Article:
People who know me are often surprised that I don’t have a housekeeper. While I can afford it and with all that I manage and do, it would seem I ‘should’ have someone help.
Some people may see cleaning as something below them, a waste of time, or simply something they don’t do. Some may feel that having their house cleaned by someone else is a well-earned luxury or a social expectation.
Not me. It’s not because of COVID, nor my vacuum-attacking dog or even the fact that for 20 years I didn’t want to be disturbed as I worked from home. I clean my own house because it supports my mental wellbeing in some significant ways:
- Sweeping, scrubbing, dusting and wiping use muscles that rarely get tapped by other conventional exercises. My soreness after is a welcomed reminder that important parts of my body have been neglected and just got an overdue workout.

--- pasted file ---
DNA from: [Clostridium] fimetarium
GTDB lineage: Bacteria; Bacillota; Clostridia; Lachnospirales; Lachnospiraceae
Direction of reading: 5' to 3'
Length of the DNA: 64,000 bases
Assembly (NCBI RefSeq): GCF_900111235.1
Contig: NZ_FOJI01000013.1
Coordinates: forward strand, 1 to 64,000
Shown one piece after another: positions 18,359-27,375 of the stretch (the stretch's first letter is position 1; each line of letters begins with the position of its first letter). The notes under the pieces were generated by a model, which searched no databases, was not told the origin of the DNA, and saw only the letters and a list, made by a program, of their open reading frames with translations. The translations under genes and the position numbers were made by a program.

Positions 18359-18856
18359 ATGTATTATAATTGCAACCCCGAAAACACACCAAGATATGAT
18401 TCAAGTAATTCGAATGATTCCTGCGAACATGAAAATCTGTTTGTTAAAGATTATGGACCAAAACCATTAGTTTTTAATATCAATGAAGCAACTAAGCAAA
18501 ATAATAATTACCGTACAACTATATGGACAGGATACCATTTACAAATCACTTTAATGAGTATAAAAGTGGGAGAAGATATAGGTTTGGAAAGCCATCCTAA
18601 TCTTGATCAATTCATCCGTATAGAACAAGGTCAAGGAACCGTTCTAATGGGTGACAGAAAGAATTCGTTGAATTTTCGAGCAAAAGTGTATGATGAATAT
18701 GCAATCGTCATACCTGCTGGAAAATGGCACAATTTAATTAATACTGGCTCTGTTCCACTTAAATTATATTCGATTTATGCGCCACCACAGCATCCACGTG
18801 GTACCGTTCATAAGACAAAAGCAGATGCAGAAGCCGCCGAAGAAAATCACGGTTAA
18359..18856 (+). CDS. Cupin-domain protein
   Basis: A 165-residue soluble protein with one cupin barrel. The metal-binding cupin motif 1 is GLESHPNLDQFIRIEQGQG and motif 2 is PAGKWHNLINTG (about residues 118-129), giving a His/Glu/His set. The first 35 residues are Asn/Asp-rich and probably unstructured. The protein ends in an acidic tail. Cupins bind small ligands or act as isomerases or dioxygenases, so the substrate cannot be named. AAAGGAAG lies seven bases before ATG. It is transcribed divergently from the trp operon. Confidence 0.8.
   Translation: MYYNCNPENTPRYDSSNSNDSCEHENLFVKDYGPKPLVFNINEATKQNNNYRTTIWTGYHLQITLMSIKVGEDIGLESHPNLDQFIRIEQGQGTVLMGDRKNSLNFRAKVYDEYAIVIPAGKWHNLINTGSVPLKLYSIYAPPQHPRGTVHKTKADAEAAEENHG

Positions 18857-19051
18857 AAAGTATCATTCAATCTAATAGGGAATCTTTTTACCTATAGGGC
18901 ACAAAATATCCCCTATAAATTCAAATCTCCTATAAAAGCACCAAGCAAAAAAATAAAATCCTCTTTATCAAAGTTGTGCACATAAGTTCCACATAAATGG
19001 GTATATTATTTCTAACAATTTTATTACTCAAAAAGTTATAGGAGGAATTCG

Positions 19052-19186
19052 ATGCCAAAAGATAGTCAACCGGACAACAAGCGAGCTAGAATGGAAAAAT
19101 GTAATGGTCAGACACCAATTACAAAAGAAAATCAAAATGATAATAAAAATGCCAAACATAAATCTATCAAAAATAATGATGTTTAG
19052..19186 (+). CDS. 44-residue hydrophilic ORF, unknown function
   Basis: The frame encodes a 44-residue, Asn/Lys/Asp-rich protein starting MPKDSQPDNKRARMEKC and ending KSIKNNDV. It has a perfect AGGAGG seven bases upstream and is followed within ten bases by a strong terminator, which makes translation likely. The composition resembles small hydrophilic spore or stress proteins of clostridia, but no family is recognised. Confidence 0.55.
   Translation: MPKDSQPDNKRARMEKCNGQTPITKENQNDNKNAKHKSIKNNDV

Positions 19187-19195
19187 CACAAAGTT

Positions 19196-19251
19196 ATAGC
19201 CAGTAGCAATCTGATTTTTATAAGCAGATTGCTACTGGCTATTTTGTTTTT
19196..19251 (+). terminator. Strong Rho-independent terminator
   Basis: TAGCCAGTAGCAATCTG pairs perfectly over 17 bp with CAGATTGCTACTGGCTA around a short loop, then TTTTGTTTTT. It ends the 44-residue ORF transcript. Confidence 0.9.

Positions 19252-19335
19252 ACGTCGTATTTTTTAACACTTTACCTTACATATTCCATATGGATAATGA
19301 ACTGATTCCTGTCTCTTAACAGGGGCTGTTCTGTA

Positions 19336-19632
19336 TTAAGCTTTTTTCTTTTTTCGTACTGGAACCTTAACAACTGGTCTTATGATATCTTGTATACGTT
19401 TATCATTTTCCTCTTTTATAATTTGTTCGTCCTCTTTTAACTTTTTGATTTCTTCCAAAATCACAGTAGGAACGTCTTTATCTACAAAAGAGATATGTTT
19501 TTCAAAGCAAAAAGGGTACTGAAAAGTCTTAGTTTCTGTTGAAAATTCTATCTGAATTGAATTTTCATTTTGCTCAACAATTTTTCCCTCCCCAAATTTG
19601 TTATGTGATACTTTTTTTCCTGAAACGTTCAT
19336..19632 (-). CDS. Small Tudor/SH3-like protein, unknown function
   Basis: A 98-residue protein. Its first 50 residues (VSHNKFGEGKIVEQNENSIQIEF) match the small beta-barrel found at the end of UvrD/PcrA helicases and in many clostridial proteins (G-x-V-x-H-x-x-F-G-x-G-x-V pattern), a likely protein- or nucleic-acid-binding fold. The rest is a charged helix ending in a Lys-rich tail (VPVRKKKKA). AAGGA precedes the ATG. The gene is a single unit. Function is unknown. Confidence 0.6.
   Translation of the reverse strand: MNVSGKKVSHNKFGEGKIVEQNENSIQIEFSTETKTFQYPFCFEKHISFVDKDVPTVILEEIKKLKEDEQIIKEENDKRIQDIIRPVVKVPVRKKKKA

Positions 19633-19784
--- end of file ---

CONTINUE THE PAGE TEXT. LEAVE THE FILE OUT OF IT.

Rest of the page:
- For several hours, I focus on something other than work and social worries. As my husband blasts old rock albums, we work, dance and shout out back-of-the-brain lyrics together. Silly and cathartic, our unchoreographed cleaning doesn’t require heavy cognitive processing. In fact, the freedom from focus is like having a mental massage or braincation.
- I see the inevitable paint chips and missing grout bits that in our harried life will otherwise be overlooked. Fixing those small imperfections makes a visible impact on the overall décor and fulfills my desire to be a responsible homeowner.
- When I clean, I am reminded that I own a beautiful home that I CAN clean. I am able-bodied and I choose to do it myself. I am mindfully grateful for the blessings of health and hearth.
- After I clean, I feel accomplished, organized, actionable. Better than yoga, meditation or melatonin, I truly sleep soundly after a good housecleaning. And if you didn’t already know, sleep is truly critical for good physical and mental health! Among other benefits, when we sleep, our brains prune unnecessary neural pathways and clear out a type of plaque that is currently contributing to Alzheimer’s and other cognitive declines. So by cleaning my house, I also clean out my brain!
So next time you need to do a menial or physically challenging chore, try turning it into a mental health opportunity. And thank you, but no. Cleaning my own house is quite enough! Nice try ; )
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